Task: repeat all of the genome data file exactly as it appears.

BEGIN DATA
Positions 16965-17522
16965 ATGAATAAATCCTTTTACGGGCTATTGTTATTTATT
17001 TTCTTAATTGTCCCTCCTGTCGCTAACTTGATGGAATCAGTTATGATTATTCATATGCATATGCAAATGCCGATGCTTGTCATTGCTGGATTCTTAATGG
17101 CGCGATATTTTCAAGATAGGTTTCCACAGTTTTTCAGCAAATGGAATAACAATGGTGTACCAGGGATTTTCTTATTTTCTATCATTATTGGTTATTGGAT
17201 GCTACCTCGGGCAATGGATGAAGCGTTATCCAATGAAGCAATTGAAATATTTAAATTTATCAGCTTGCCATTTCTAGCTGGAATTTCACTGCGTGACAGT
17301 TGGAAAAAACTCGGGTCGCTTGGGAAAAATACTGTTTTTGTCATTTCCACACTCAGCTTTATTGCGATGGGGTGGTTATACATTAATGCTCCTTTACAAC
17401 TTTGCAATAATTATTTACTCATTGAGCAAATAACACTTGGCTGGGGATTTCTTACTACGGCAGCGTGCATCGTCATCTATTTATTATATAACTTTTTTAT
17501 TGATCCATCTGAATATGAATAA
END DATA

Positions 16965-17522
16965 ATGAATAAATCCTTTTACGGGCTATTGTTATTTATT
17001 TTCTTAATTGTCCCTCCTGTCGCTAACTTGATGGAATCAGTTATGATTATTCATATGCATATGCAAATGCCGATGCTTGTCATTGCTGGATTCTTAATGG
17101 CGCGATATTTTCAAGATAGGTTTCCACAGTTTTTCAGCAAATGGAATAACAATGGTGTACCAGGGATTTTCTTATTTTCTATCATTATTGGTTATTGGAT
17201 GCTACCTCGGGCAATGGATGAAGCGTTATCCAATGAAGCAATTGAAATATTTAAATTTATCAGCTTGCCATTTCTAGCTGGAATTTCACTGCGTGACAGT
17301 TGGAAAAAACTCGGGTCGCTTGGGAAAAATACTGTTTTTGTCATTTCCACACTCAGCTTTATTGCGATGGGGTGGTTATACATTAATGCTCCTTTACAAC
17401 TTTGCAATAATTATTTACTCATTGAGCAAATAACACTTGGCTGGGGATTTCTTACTACGGCAGCGTGCATCGTCATCTATTTATTATATAACTTTTTTAT
17501 TGATCCATCTGAATATGAATAA